5 Reasons Why sales people fail

Making a lot of money in sales isn’t easy. Not everyone can handle the pressures of the job, and many of those who give it a shot end up quickly leaving with their tail between their legs. Here are some reasons.
  1. Not Listening
Being a good listener is probably the most overlooked sales skill of all. Many sales reps spend far too much time talking, and nowhere near enough time listening to what the customer truly wants. If you listen attentively, and pay attention, the customer will tell you everything you need to know in order to close the deal.
  1. Not understanding value proposition
Sales is all about creating value. Many sales reps don’t understand this concept, and instead try to pressure the customer to complete the transaction instead of building up the value of whatever it is you’re selling to the customer. In order to build value, you must understand what your product offers that creates that value.
  1. Inconsistency
If you’ve ever worked in sales, you’ve almost certainly worked with sales reps who go from the top of the board one month to struggling for deals the next, part of a vicious cycle. Those who last in sales, understand that consistently producing is the key to a successful sales career and the constant up and downs can make sales feel more stressful than it already is.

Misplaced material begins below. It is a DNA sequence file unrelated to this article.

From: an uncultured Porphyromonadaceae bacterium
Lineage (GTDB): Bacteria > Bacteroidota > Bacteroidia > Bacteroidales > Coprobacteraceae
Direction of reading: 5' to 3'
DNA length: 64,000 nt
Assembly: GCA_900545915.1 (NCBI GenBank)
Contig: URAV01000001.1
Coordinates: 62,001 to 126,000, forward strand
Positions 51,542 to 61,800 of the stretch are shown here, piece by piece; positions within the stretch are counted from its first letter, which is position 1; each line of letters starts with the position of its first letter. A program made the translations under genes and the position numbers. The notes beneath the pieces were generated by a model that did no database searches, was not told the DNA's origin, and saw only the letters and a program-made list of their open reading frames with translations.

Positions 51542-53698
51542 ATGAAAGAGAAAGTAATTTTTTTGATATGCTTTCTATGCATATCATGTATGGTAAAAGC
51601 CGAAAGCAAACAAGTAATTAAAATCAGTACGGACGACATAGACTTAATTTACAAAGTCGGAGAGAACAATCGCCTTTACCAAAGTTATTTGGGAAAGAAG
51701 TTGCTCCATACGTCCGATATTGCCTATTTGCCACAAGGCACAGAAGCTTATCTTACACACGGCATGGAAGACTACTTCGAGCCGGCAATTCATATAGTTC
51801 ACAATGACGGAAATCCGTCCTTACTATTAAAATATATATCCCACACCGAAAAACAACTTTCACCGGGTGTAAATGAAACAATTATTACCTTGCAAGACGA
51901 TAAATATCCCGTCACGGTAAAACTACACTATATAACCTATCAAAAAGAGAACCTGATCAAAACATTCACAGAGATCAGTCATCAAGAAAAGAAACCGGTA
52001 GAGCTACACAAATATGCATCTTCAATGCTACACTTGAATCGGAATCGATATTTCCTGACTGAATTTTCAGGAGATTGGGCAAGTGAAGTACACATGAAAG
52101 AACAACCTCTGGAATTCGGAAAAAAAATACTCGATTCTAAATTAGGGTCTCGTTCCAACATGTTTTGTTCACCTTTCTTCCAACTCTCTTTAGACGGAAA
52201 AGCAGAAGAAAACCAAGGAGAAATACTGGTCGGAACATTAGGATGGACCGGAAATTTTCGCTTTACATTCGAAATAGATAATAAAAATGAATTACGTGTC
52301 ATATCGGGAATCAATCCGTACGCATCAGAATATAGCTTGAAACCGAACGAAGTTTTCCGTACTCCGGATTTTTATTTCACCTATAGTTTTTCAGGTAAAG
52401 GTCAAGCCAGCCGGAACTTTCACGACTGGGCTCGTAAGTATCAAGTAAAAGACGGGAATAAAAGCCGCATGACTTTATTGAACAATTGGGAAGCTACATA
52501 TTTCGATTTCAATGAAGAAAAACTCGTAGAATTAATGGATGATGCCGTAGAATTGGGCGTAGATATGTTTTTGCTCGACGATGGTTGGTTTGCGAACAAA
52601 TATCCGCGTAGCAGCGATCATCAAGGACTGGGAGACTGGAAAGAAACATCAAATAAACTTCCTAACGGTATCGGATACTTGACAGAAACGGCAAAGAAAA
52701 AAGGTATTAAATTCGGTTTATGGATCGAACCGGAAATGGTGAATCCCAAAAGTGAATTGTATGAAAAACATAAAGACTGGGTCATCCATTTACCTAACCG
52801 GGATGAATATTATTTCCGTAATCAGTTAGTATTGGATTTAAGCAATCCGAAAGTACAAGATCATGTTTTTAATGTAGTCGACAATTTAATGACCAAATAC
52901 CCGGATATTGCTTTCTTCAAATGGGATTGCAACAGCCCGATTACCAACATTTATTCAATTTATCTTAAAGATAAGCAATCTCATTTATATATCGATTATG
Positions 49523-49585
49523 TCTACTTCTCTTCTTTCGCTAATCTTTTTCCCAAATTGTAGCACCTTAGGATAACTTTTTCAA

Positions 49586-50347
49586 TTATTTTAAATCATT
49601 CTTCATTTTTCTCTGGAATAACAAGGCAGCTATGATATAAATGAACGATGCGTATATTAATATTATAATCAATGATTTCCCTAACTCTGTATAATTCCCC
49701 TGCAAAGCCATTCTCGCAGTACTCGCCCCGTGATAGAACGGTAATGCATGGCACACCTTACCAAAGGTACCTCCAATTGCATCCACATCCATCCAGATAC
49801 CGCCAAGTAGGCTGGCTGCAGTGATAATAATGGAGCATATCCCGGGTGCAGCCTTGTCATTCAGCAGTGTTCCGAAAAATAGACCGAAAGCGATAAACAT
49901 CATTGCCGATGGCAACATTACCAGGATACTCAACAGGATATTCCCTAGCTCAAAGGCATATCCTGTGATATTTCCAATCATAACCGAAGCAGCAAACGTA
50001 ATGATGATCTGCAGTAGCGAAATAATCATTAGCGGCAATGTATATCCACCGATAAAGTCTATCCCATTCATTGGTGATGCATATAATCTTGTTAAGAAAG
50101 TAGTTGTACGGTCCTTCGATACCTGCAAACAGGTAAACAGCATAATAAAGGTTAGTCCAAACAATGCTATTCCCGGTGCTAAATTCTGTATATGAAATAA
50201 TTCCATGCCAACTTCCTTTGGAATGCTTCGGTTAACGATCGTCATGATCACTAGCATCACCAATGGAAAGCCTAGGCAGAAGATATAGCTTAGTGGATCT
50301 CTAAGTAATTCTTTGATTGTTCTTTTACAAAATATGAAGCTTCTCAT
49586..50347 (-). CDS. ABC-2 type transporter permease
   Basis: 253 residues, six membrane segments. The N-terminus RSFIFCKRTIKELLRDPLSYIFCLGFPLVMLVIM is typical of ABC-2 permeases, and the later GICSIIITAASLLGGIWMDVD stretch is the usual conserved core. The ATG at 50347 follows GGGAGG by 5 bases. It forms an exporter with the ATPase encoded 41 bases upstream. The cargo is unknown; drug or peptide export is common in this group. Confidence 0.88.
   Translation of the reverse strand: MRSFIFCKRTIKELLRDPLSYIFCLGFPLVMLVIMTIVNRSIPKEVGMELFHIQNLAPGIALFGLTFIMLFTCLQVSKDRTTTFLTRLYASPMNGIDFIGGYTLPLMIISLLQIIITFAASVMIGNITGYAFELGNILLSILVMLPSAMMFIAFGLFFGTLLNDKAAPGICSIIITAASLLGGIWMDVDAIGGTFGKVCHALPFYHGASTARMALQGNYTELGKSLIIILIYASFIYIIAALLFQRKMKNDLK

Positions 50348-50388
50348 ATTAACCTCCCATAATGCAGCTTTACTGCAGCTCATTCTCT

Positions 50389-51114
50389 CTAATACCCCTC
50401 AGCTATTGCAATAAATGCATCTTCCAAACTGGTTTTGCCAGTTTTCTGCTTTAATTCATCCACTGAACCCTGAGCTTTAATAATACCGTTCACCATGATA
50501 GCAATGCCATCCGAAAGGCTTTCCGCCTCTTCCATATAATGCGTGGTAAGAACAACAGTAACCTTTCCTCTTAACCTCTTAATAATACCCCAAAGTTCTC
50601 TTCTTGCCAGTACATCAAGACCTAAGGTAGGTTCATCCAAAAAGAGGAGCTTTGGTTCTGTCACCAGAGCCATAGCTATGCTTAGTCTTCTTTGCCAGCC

1. Lack of follow up
It’s amazing how many sales reps give up after only one or two follow-ups to a lead, or a prospect that they’ve already pitched. Research has shown that it typically takes between 8-12 follow-up calls to close a deal, so sales reps who don’t hit those numbers are doing themselves and their sales careers huge disservice. These touch points are different if a sales rep has chosen to disqualify the opportunity.
  1. Not setting daily goals
Every salesperson has a sales goal that’s set by the company. But not every salesperson sets achievable daily or weekly goals for themselves in order to achieve the bigger goal. If you want to close a certain number of deals per month, it will take measurable daily activity to get there: prospecting, calling, pitching, and following-up. If you don’t get in the habit of setting smaller daily goals, you won’t come anywhere near hitting the bigger ones.
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